3. Opening chimneys, ducts, pipes, etc.
  4. Opening elevators and shafts of all kinds; dumbwaiters, etc.
  5. Opening miscellaneous enclosures, such as vaults, sewers, wells, refrigerators, etc.

Almost without exception these operations can be performed by mechanically powered devices of one kind or another. At least, except where the task is itself so simple as to indicate that the use of the mechanical means will entail more labor than it will eliminate, the fire department should be prepared to enlist power for the job.

In normal situations, a hand tool such as axe, claw or hook, will suffice to open orthodox doors, windows, fanlights, etc. But when they are of metal, or plastic (it may be necessary to cut a frame, etc.) or there are screens or bars involved, it is a foregone conclusion that power tools are indicated.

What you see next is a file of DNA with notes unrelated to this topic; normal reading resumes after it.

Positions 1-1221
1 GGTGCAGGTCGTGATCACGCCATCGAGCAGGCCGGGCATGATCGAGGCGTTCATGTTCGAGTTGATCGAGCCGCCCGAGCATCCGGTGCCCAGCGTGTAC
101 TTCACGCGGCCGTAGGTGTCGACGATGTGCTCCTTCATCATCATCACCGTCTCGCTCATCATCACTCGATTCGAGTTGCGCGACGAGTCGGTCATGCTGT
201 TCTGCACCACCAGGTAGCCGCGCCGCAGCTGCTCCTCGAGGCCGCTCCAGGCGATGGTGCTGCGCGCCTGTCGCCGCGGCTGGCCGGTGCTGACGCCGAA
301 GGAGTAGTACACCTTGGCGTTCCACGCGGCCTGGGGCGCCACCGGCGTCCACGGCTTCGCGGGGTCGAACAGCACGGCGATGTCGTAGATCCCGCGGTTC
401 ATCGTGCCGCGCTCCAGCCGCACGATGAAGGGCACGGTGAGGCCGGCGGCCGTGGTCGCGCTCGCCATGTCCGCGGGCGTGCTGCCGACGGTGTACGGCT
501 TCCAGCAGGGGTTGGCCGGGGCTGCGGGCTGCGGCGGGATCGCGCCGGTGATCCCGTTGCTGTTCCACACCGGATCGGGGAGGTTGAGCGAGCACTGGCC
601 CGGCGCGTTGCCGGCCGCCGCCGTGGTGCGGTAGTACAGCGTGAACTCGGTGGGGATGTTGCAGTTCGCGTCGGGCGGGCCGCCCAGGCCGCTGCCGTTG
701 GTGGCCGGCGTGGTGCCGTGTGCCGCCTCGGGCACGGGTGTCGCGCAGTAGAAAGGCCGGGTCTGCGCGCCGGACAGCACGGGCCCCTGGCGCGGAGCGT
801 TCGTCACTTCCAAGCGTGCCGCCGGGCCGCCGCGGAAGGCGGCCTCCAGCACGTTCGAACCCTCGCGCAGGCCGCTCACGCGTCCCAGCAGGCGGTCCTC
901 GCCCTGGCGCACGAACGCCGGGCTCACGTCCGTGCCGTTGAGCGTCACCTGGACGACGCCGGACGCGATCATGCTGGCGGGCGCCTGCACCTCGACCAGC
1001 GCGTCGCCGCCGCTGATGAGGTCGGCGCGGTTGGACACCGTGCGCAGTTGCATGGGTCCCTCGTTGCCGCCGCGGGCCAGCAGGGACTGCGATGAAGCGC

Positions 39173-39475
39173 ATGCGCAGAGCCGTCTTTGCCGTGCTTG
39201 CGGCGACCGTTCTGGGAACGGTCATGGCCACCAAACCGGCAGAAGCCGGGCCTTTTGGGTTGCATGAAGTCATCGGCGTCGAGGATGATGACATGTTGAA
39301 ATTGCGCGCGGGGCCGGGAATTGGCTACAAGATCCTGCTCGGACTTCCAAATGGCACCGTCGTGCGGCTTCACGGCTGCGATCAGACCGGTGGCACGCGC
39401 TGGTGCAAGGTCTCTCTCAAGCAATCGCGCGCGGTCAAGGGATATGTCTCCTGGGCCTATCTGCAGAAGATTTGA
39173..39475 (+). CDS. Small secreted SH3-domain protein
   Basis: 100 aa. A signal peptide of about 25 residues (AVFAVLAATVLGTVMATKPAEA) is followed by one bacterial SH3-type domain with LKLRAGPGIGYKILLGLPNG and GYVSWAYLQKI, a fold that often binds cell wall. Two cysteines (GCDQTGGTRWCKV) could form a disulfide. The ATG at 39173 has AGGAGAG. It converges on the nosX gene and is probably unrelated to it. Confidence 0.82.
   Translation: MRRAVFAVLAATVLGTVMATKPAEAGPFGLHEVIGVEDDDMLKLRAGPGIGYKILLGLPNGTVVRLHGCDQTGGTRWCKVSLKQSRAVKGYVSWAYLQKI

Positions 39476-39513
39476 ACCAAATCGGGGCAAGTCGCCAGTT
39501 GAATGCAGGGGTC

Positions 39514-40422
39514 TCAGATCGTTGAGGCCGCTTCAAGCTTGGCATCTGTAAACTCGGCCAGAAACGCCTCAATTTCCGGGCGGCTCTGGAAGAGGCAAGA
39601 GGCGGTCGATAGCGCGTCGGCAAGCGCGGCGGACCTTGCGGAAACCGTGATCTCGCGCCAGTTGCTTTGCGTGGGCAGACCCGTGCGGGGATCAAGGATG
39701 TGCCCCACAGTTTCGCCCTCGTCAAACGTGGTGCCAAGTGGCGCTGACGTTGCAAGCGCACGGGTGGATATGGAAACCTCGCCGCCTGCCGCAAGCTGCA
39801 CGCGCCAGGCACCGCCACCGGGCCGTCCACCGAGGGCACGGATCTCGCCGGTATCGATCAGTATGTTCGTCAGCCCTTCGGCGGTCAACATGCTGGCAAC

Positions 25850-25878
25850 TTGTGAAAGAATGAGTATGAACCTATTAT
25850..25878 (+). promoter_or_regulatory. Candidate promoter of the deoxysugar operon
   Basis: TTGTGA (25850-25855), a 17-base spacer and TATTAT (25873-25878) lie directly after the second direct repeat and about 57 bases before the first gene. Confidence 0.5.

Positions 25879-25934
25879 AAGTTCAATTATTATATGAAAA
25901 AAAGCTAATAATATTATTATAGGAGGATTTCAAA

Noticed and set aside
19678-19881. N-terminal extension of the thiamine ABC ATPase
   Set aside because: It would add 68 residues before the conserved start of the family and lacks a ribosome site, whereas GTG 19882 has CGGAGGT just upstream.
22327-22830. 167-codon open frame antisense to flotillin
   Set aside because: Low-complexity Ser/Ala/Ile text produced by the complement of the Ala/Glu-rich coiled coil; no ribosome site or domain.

The use of metal storm windows, screens and jalousies is today almost universal in modern buildings. All of which increase the problem of forcible entry, especially if we desire to accomplish maximum results with minimum damage to the structure.

Much the same can be said of roofs, floors, walls, ceilings, etc. Where formerly wood and plaster were the common structural materials for most occupancies, today wood is giving place in many instances to more durable, more costly and less workable material, from the fire fighter’s viewpoint. Metal lath is being more widely used for some types of construction and is far more difficult to work with than wood lath and plaster. Some plastic construction is almost as tough, and as hard to manipulate, as metal and concrete. Therefore it is safe to say the progress being made in building design and construction does not easily lend itself to forcible entry and overhauling. Just the opposite.